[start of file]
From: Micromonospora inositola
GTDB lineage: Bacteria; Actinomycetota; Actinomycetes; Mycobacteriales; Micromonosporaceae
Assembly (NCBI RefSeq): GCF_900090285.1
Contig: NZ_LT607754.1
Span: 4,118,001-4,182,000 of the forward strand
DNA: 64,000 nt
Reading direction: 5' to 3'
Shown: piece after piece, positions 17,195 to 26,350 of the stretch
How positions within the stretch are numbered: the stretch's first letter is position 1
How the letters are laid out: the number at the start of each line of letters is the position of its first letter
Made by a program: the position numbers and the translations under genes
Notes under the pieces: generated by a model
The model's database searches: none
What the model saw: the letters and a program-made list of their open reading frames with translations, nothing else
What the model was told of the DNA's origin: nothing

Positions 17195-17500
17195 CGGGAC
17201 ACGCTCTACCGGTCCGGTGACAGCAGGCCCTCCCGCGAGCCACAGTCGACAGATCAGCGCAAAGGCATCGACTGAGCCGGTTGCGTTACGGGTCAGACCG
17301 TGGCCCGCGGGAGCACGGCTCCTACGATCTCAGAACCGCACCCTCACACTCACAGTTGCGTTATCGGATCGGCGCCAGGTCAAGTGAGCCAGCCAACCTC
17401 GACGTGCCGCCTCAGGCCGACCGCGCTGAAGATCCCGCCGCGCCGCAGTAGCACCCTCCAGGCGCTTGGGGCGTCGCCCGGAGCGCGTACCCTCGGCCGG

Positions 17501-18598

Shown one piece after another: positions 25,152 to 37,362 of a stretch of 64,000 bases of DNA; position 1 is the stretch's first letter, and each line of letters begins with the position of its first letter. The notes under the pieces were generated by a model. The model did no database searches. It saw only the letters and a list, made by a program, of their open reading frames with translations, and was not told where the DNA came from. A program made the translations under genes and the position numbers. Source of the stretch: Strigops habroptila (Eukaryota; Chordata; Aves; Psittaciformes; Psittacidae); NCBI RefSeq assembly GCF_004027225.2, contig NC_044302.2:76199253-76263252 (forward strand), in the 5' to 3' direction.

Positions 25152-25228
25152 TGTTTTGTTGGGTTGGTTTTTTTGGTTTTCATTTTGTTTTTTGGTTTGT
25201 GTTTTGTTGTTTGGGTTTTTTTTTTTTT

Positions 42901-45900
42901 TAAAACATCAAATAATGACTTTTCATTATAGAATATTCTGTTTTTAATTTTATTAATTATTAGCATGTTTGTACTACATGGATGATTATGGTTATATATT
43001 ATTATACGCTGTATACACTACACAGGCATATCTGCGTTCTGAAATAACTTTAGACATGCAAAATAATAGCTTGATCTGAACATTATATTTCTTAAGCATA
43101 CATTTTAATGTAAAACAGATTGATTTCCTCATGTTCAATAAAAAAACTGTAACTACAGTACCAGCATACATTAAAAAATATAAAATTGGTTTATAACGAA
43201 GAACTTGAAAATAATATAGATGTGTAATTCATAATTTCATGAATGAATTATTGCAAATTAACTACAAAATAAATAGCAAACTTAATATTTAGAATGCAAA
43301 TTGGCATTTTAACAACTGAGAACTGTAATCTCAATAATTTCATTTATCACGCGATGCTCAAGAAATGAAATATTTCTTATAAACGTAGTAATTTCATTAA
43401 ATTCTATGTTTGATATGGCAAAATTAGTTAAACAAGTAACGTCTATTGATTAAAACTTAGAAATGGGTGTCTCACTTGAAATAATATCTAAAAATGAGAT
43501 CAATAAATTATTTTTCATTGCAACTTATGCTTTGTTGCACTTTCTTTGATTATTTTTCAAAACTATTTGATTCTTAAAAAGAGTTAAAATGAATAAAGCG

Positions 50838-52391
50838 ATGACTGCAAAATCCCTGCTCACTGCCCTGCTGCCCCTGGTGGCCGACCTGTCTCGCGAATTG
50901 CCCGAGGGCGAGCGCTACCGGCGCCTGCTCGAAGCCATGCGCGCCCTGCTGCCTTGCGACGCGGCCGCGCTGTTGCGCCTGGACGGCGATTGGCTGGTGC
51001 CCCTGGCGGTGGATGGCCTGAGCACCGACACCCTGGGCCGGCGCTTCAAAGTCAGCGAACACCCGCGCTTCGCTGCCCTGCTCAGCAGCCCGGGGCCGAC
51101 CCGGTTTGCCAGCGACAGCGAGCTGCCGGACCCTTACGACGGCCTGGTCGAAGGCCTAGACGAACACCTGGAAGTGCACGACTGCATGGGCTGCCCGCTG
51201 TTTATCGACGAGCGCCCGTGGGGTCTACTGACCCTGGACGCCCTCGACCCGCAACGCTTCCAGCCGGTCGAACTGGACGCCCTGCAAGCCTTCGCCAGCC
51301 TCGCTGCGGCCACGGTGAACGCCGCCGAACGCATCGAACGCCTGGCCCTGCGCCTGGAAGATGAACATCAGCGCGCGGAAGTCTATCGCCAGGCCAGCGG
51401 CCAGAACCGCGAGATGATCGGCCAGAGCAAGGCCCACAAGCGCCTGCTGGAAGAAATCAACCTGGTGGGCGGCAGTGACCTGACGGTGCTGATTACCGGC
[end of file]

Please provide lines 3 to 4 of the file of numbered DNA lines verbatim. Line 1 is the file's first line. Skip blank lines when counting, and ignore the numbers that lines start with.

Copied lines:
Assembly (NCBI RefSeq): GCF_900090285.1
Contig: NZ_LT607754.1